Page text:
Peter Doig/Udomsak


Edinburgh: Fruitmarket until Sat 27 Mar it?

A chilly air blows from the paintings of Peter DOig. Tracks of open land, a Juggernaut charging through the darkness along the highway, a holiday home -- all seem touched With a chill- cabinet kind of moodiness. Listen hard

; enough and you could well hear a

mourriful cry a lone dog howling or mutterings of domestic despair. Doiri was born in Edinburgh and

spent his childhood in Canada He’s an

artist who has received acclaim for llil(?( ting painting With a Vigour when it was llt‘llifi increasingly castigated as a nei‘ir-reoundant medium in the 80s.

: With their T‘.‘.'lll Pt.>al<.s‘-isli overtones ~ is

that a sat-xiiiill in the background? the paintings successfully kicked aSIde

the notion that the great outdoors was

all fun and games and lyrical good looks Contemporary painting could be impassioned But then again, maybe

1 it's jllSl the unfamiliarity of the

Canadian landscape that allows us

small islanders to imagine all sorts of


misdemeanoiirs taking place behind a blanket of fir trees

Reflection (What Does Your Soul look Like) by Peter D

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The trouble is that the gallery is filled with this quiet foreboding and it never quite gets anywhere. What is needed is a change in tempo. It is like a film soundtrack: the suggestion of menace is definitely there, but neither the first nor the final blow in mood development is reached. The chill levels remain static.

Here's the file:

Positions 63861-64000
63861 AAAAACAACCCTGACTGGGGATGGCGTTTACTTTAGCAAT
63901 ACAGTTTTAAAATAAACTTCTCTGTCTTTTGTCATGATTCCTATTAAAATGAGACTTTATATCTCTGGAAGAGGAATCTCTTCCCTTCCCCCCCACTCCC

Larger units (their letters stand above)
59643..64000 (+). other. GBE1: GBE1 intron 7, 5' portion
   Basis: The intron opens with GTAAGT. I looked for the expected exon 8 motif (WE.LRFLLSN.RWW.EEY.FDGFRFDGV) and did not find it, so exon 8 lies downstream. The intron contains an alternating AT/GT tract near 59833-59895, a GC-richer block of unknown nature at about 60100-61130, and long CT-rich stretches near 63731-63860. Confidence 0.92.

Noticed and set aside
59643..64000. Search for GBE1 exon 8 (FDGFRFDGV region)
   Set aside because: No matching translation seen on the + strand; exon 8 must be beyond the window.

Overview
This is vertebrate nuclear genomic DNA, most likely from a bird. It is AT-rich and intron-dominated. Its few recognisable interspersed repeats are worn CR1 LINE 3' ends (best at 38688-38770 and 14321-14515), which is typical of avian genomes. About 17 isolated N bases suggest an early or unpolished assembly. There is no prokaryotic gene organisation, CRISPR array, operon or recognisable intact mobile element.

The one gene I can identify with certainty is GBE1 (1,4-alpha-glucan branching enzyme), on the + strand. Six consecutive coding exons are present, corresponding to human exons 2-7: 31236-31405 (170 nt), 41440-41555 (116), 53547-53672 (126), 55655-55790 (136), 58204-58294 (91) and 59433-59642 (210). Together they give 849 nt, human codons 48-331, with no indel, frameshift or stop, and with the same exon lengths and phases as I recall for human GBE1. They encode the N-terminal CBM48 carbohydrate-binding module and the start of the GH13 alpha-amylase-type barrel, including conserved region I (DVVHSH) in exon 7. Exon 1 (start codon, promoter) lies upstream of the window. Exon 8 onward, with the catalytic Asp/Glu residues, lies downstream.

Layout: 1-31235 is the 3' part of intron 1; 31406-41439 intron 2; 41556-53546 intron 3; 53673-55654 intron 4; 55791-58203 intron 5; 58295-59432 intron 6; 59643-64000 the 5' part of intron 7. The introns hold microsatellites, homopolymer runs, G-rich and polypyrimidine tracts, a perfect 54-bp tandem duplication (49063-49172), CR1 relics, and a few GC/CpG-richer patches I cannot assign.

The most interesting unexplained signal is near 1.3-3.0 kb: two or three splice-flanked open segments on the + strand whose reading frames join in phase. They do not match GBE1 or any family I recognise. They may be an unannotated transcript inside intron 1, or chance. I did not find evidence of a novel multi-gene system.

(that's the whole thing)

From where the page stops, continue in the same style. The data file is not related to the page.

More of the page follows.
Alongside Dorg’s paintings are works by Udomsak Krisanamis. A Thai-born artist who now lives in New York, his meditative collages of 'transparent cellophane noodles’ and acrylic paint are strangely engaging. In Loop Of Fury, a length of plastic loops across the canvas. The pent-up fury is near palpable Elsewhere tiny dots of colour are scattered across canvases Vital punctuation pOints, breathing spaces that pierce through the darkness. In this claustrophobic world they deliver respite from density and intensity.